OPINION FILED SEPTEMBER 24, 1959.
THE PEOPLE EX REL. MAY PENROD, COUNTY COLLECTOR, APPELLEE,
CHICAGO AND NORTH WESTERN RAILWAY COMPANY, APPELLANT.
APPEAL from the County Court of De Kalb County; the Hon. ROSS
E. MILLET, Judge, presiding.
MR. CHIEF JUSTICE HOUSE DELIVERED THE OPINION OF THE COURT:
Defendant, Chicago and North Western Railway Company, appeals from the order of the county court of DeKalb County, overruling its amended objection to the 1956 county tax levy.
The defendant filed a timely objection on a ground which was not pursued. After application for judgment by the county collector, the defendant amended its tax objection to allege that the board of supervisors did not adopt the 1956 tax levy at the regular September meeting of the board as prescribed by statute, that the September meeting was adjourned sine die and that the subsequent adoption of the levy in December was illegal and void.
The annual meeting of the board of supervisors was held on September 11 and 12, 1956. The minutes of that meeting as originally recorded by the county clerk merely showed general adjournment. The board convened for its December session on December 3, 1956, and on December 5 adopted the tax levy which is the subject of this appeal. It included a levy of $54,900 for general corporate purposes and resulted in the extension of a 3.18 cent tax rate on each $100 of assessed valuation. That rate, applied to defendant's property, created a tax liability of $951.76. The minutes of the December meeting, as originally recorded, did not indicate that it was an adjourned session.
At a subsequent meeting on April 23, 1957, a resolution was passed authorizing the correction of the minutes of the previous September and December sessions to reflect the adjournment of the September meeting to December 3, 1956. By authority of such resolution, the county clerk changed the minutes of the September meeting by adding the italicized portion to the original motion, so that it read: "Mr. Baie moved that the meeting be adjourned to Monday, December 3, 1956 at 9:30 o'clock A.M.;" and the minutes of the December meeting were changed by adding the italicized words to the original minutes so that they read: "The Board of Supervisors of DeKalb County, Illinois, met at the court house in Sycamore, Illinois, pursuant to adjournment."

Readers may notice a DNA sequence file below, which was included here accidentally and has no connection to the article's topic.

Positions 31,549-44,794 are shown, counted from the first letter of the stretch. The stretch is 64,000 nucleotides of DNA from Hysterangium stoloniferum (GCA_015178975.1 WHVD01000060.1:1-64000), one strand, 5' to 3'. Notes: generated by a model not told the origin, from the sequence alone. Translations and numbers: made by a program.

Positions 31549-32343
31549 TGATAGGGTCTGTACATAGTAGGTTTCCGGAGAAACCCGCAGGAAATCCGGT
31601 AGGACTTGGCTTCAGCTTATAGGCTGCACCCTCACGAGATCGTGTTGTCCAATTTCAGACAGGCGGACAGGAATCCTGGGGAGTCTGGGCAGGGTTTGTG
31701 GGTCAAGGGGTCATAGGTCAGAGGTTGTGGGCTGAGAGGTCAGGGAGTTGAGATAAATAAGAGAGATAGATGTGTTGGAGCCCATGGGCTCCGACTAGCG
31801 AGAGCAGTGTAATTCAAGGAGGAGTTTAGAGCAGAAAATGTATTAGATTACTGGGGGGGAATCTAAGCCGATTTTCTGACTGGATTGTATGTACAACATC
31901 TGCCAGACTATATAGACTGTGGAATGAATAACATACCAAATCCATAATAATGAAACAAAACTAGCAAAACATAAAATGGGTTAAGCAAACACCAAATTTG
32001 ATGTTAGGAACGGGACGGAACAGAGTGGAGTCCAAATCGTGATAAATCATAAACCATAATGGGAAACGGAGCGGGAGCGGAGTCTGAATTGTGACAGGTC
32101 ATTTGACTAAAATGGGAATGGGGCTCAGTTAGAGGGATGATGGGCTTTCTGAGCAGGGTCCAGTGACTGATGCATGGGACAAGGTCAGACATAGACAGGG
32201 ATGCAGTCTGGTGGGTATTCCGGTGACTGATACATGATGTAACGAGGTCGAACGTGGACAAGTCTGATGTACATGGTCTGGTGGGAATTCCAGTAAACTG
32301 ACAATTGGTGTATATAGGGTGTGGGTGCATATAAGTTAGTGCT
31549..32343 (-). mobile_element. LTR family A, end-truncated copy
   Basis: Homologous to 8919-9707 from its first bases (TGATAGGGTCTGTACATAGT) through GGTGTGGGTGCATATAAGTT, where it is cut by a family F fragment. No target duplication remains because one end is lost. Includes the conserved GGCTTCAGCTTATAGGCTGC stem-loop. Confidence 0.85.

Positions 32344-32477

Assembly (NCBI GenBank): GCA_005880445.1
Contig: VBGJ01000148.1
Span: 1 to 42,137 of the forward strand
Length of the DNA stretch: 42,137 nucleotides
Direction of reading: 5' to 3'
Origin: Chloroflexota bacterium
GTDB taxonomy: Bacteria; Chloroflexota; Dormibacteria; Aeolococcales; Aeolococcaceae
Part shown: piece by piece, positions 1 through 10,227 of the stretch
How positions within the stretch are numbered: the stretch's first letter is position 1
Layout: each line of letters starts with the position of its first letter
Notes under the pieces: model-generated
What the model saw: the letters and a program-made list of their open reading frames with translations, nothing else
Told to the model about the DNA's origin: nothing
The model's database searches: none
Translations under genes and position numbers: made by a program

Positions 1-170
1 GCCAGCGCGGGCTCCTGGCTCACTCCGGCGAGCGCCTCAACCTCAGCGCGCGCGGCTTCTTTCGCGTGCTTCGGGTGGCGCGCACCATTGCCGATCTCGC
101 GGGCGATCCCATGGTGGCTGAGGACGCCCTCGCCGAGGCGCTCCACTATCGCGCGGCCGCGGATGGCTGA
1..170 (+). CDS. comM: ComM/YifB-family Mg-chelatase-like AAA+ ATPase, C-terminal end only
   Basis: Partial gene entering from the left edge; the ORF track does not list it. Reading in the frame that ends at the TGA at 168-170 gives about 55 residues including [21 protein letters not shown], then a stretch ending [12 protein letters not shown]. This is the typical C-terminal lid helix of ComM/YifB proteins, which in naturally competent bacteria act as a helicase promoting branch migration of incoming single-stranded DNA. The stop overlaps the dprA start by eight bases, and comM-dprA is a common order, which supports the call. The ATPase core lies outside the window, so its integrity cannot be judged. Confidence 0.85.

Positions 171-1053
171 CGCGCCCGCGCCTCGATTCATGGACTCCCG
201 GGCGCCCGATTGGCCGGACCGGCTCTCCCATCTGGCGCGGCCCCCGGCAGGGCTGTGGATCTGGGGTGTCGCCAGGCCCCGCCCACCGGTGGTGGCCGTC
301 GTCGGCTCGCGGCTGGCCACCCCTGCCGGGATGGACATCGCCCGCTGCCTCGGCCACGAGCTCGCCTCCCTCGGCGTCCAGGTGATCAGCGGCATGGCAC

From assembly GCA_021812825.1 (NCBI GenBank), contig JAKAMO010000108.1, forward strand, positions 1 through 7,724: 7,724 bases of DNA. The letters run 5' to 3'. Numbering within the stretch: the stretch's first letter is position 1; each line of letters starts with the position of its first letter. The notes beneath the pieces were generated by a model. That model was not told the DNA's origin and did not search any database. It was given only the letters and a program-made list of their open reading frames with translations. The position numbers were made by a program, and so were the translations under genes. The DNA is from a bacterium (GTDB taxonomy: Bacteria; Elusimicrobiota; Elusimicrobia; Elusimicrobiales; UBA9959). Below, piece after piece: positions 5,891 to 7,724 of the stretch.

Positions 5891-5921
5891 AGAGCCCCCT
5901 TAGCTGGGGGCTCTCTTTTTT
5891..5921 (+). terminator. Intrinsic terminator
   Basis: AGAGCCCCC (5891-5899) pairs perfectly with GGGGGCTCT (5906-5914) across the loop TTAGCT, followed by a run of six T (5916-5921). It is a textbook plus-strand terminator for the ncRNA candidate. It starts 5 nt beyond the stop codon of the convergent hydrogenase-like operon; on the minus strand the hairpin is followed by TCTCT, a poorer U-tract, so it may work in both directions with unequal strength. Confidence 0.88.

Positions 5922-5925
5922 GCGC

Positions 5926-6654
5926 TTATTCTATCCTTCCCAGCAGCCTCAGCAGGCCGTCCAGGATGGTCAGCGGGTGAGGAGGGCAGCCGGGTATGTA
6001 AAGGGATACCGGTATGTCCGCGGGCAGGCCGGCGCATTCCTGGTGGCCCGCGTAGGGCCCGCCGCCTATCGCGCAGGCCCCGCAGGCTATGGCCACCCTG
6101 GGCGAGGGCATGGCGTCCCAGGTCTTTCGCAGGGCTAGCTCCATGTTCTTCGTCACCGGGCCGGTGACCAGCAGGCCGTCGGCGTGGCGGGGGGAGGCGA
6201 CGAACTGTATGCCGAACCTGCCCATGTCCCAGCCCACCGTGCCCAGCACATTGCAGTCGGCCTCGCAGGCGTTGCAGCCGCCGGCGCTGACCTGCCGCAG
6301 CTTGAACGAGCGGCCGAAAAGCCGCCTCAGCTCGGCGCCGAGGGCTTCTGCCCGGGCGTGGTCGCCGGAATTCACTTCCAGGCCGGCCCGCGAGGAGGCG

Hearings on the amended objection were held before the county judge in March and April, 1958. On November 25, 1958, an order was entered finding that the September, 1956, meeting of the board of supervisors had been duly adjourned to Monday, December 3, 1956, and overruling the amended objection. Defendant has appealed from this order and the judgment in the amount of $951.76 based thereon.
Defendant contends that the tax levy adopted by the county board at its December session was invalid for the reason that section 156 of the Revenue Act (Ill. Rev. Stat. 1955, chap. 120, par. 637) is a mandatory requirement that county tax levies be adopted during the September meeting. This same contention was considered in People ex rel. Lunn v. Chicago Title and Trust Co. 409 Ill. 505. We there held that a tax levy adopted at a properly adjourned session of the annual September meeting of the board was legal and valid.
Defendant insists, however, that the subsequent December meeting of the board was not an adjourned session and that the September meeting was adjourned sine die, thereby terminating the board's power to make a tax levy at the subsequent meeting. It properly points out that before the board could amend the minutes of the meetings as recorded by the county clerk there must be a showing by clear and convincing evidence that the original record contained a mistake and that the amended record spoke the truth. It is asserted that there is no such clear and convincing evidence in this case.